84, Canaan, Gibeonites, Joshua, sin
Israel makes a treaty, defeats attacking armies, occupies the land: Joshua 9–11
It was a long and brutal campaign. The defending armies weren’t laying down arms and surrendering.
Five kings in the south joined forces, attacked the Gibeonites for making a treaty with the Israelites, and lost. The kings were executed, their armies slaughtered, and the towns (their civilian support) destroyed.
In the north:
Joshua 11:4-5 All these kings came out to fight. Their combined armies formed a vast horde. And with all their horses and chariots, they covered the landscape like the sand on the seashore. The kings joined forces and established their camp around the water near Merom to fight against Israel.
These kings also lost their part of the war: the armies were slaughtered, the horses crippled and the chariots burned, much of the population slaughtered, and some major cities destroyed.
Joshua 11:18-19 Joshua killed all the kings of those territories, waging war for a long time to accomplish this. No one in this region made peace with the Israelites except the Hivites of Gibeon. All the others were defeated. For the Lord hardened their hearts and caused them to fight the Israelites.
Did this campaign need to be as ruthless as it was?
No, in that the Canaanites were to be offered the option of running away. From a bigger-picture point of view, the Canaanites were occupants of the land at God’s pleasure, just as the Israelites were occupants until their sin led to Assyrian then Babylonian invasions, slaughter, and exile of the survivors from the land. However you look at it, you can’t argue that God isn’t even-handed about judging sin.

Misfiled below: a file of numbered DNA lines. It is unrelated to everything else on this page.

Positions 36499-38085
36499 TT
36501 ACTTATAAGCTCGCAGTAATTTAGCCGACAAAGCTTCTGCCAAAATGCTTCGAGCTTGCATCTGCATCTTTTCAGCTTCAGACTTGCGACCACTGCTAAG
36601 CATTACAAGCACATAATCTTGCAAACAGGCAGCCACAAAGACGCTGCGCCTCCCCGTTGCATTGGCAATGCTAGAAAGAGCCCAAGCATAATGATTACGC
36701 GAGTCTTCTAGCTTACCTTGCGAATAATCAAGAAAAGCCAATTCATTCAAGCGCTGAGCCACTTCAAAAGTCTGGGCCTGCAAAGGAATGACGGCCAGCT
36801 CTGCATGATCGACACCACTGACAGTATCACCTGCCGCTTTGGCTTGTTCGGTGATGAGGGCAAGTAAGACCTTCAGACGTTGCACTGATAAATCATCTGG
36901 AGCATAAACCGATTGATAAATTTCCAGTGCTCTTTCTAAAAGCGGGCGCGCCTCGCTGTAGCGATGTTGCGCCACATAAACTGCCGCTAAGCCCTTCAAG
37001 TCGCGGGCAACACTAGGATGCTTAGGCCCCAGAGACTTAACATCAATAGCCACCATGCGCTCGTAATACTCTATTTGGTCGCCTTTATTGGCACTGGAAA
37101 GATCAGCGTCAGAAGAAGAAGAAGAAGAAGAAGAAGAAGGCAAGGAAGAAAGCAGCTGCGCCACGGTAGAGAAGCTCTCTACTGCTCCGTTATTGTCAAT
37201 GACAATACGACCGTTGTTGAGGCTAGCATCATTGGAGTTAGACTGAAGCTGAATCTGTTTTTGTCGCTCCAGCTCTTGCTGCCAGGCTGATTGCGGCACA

At a practical level, the Israelites had no prospect of peaceful coexistence in or anywhere near Canaan. The battles on the western side of the Jordan River, including a preemptive strike by one of the Canaanite kings, had already proven that. The attack by the southern kings on the Hivites of Gibeon (for making a treaty) confirmed it. From a military point of view, destroying armies, their kings, and even the civilian support was essential. No potential for regrouping could be allowed.
There was also no room for a religious coexistence. The Israelites fell all too easily into idolatry (the golden calf incident and the sin in Moab show that); the Canaanites were not people to be around (child sacrifice, rather immoral animal worship, and more). With God’s insistence on holiness, it was still, for the Israelites, an us or them situation. This invasion was establishing a theocracy.
It’s not a modern way of thinking. But it wasn’t a modern war.